Part time work
Part time work is notorious for some reasons, mainly low pay, but with a bit of planning you can get things organized.
There are different kinds of part time work. One part time job may not add up to much, be the wrong hours, not pay enough, and generally be a problem.
Recently a lot of workers have experienced cuts to the extent that what used to be a full time job is now a part timer, and not much of a part timer. It's quite common in the US.
The result is lower wages with the same financial commitments, and it's driving people up the wall in record numbers.
To make things a bit more complicated, most people who are used to full time jobs aren't really comfortable with part time. They have to adjust, if they can, to a quite different lifestyle in more ways than one. Less money, just as many bills, and time on their hands to worry about all of it doesn't help.
Another approach can solve a lot of problems. Part time work can be the solution, not the problem. It just takes a bit of organizing.
It is quite possible to have several part time jobs. Bear in mind there's a recession happening, and jobs are vulnerable. Having more than one isn't really such a bad idea. At least you have some financial backup, and don't have to sweat every problem at work.
Try this as a routine:Job A One day a week, pays the bills and does the shopping
Job B Two days a week, pays the rent, etc.
Job C One day a week, fun, spending money.
This works purely on the value of the work. If you get a one day a week job at , OK, it's not much money of itself. But it's a month to all those things you do have to pay. Beats doing nothing, doesn't it, and having to watch the money sail off over the horizon?
So Job A is useful, and fills in a bit of space. You're getting some cover, anyway.
Job B is a week. It might be shift work, it might be hard work, but it's work, and it does add up to a month. If things improve, it could become full time work.
Job C is weekend work, but it's another a week. It's also fun, and it pretty much pays for itself, because you get to use the facilities at the place you're working.
That combination is also a month. It can take a while to find and organize the jobs so they don't clash with each other, but it can be done.
If you're sharing with someone else doing the same sort of thing, as you can see, if they're making the same money, it's not a bad paypacket per month.
It's also a four day week, not a five day week. You have time to look for better work, and long weekends every week.
Really, the only problem with part time work is the mathematics.
You need X amount of money, so you just figure out what combination of jobs will do that for you.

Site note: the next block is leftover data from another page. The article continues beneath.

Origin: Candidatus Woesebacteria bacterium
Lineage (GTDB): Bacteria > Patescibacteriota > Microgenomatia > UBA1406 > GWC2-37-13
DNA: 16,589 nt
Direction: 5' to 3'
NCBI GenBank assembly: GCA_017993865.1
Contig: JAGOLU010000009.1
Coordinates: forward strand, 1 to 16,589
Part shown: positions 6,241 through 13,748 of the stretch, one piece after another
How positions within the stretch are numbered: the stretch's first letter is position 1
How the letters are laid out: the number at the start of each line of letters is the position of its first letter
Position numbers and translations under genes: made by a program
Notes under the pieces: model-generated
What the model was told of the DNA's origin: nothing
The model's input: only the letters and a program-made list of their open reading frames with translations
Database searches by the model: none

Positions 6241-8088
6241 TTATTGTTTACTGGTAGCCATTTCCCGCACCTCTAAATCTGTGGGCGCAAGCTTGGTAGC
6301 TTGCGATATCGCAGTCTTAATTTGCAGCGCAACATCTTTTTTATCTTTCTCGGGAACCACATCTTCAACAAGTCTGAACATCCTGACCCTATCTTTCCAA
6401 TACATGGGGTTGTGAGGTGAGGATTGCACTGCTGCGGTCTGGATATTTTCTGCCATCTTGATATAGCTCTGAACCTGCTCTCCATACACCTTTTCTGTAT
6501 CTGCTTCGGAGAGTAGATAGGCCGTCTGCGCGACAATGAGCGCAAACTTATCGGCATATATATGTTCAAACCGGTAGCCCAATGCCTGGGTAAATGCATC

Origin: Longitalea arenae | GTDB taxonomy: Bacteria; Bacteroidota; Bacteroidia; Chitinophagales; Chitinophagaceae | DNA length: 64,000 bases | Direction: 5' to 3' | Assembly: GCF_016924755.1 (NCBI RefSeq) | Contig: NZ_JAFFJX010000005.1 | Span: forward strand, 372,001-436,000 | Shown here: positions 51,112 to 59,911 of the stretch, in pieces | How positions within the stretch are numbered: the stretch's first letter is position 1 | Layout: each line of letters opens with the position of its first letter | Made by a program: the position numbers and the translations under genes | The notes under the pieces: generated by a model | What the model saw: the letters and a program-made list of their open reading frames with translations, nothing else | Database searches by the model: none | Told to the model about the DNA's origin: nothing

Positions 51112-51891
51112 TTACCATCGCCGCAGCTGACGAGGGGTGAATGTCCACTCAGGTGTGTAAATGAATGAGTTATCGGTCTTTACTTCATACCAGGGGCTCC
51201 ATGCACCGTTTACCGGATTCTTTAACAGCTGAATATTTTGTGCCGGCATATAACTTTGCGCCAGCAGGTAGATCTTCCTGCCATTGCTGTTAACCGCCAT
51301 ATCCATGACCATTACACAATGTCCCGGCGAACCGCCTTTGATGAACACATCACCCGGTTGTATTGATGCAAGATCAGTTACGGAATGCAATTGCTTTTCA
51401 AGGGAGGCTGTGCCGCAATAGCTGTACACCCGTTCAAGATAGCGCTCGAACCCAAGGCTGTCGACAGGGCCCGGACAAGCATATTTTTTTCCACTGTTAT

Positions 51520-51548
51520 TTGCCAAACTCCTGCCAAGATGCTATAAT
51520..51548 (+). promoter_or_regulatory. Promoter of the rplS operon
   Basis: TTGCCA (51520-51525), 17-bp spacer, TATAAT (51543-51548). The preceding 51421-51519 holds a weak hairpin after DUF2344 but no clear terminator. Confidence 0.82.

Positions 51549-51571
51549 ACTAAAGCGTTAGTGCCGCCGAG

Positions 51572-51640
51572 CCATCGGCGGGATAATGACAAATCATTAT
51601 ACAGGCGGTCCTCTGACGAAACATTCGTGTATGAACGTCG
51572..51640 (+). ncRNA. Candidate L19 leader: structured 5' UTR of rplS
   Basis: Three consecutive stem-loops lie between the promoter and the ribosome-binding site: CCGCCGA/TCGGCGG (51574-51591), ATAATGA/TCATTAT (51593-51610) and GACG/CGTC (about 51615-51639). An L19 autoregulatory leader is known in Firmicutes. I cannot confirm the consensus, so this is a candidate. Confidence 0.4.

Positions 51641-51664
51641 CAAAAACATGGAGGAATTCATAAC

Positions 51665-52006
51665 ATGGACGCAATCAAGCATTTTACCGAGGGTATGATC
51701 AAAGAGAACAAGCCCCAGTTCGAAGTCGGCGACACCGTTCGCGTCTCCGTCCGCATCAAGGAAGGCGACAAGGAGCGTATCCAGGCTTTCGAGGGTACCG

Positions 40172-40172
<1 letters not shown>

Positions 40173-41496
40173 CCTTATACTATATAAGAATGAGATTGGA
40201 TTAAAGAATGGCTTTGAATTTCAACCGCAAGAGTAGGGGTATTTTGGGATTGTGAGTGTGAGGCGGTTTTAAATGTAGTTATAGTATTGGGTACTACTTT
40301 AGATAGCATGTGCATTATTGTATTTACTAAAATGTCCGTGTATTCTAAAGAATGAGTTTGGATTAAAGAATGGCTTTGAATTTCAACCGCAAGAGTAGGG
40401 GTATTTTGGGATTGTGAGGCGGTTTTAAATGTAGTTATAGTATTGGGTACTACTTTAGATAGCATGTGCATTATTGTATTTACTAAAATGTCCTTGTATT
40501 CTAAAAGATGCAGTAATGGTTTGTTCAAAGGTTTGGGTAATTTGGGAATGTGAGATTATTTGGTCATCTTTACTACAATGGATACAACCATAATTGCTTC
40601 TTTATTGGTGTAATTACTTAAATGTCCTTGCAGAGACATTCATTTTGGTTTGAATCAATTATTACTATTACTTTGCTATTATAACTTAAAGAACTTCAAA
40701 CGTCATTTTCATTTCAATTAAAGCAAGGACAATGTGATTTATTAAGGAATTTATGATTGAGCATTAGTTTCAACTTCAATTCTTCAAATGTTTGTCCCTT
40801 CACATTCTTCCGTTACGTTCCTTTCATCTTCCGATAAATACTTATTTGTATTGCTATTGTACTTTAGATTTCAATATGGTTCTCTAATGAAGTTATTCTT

There's another side to part time work. Because the outlay by the employer is lower, the ritual of getting the job is pretty basic. You don't get the full scale operas of full time jobs.
In many ways, casual work is a much better chance of a job than full time.
The part time and casual jobs are theoretically easier to lose than full time jobs, but let's face it, job security is barely even a theory these days.
Don't get too choosy, if there's a real job available. It makes more sense to be definitely making money than finding reasons for definitely not making money.
You can take the job and keep looking, which you'll probably do in any case. Part time and casual jobs can be anything and everything. You may even wind up running the place, not uncommon.
Employers take the softer option in terms of outlay. Why employ a full time person, when casuals can do most of the hard work, anyway? From their point of view, cheaper is a lot better, as long as it's reliable.
As a matter of fact, in a casual job you may find you've become the preferred option, rather than hiring a full timer.
You probably won't get much more money, if any, but you do get regular work, and a regular income.
You'll find that two part time jobs make life a lot easier, and bills and costs a lot less scary. Anyone who's ever had to just try and luck their way through bill season would understand that kind of suffering, and that the money regularly doesn't add up to what needs paying.
Even professionals can find part time work, if they look around some of the more obscure job ads in their professions. Fill in jobs, teaching, projects, there really are quite a few options.
If you've been looking for nothing but full time, you've been missing something. Projects often pay a lot better than regular jobs, depending on budget. They can also include specialist work which looks very good on the CV.
Admittedly, there's good jobs and so-so jobs. They're often not great career jobs, but they are practical. You do also have the advantage of being in the vicinity of any other opportunities, in that sort of work.
Part time work has another great advantage: You can pick and choose, when you get yourself organized. You can ditch one and take up another, and be none the worse for wear, unlike losing a full time job.
Think about it. If you're really looking for options, part time work might do the trick, where nothing else is working.